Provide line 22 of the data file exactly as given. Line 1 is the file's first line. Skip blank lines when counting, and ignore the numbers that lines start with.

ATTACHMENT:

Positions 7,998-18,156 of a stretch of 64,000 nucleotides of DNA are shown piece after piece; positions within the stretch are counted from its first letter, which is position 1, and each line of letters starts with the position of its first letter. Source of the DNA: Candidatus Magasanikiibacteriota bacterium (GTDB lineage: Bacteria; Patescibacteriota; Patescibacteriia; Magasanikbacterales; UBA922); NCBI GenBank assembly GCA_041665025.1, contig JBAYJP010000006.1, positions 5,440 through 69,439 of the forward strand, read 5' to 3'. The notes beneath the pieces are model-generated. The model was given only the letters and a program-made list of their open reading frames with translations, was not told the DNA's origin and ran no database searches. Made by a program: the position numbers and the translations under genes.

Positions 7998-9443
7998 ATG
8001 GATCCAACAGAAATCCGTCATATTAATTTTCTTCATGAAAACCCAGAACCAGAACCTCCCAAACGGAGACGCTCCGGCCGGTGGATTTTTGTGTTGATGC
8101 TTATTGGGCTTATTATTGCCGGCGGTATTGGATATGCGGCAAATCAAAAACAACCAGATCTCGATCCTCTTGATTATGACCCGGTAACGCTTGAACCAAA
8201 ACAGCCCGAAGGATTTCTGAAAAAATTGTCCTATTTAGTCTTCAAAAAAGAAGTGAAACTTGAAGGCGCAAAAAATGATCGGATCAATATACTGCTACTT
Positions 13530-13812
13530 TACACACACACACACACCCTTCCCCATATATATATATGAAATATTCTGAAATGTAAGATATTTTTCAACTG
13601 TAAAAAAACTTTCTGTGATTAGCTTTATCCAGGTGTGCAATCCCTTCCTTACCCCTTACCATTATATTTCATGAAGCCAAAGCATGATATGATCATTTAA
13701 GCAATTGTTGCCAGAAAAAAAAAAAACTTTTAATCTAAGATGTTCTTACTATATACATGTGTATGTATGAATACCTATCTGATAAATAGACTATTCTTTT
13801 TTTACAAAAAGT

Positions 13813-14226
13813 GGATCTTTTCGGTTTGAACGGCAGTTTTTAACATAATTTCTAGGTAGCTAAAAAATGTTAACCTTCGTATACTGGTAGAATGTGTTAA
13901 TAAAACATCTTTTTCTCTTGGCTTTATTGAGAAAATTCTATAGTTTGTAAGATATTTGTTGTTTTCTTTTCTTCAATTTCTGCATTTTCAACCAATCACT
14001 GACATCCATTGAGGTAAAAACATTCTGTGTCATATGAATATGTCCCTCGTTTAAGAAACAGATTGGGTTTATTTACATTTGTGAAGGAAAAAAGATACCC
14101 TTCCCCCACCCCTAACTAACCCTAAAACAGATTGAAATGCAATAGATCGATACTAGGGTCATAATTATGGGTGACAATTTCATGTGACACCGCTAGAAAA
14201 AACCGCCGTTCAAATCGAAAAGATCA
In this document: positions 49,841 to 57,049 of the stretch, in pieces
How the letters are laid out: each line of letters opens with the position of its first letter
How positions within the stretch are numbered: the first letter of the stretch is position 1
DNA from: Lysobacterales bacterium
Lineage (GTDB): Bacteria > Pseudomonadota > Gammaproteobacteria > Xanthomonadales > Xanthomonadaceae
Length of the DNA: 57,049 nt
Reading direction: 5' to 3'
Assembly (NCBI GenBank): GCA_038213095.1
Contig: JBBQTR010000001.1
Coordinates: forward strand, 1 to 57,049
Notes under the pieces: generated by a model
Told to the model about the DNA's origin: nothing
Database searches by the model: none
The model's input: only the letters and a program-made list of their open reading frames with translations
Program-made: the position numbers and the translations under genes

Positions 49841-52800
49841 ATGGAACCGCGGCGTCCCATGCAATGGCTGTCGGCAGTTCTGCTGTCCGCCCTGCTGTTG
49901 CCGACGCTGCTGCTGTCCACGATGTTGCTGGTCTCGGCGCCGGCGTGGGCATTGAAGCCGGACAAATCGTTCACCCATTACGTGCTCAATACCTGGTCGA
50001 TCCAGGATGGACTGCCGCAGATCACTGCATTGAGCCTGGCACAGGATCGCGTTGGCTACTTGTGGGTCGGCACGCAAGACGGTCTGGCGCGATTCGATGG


Lineage (GTDB): Bacteria > Pseudomonadota > Gammaproteobacteria > Xanthomonadales > Xanthomonadaceae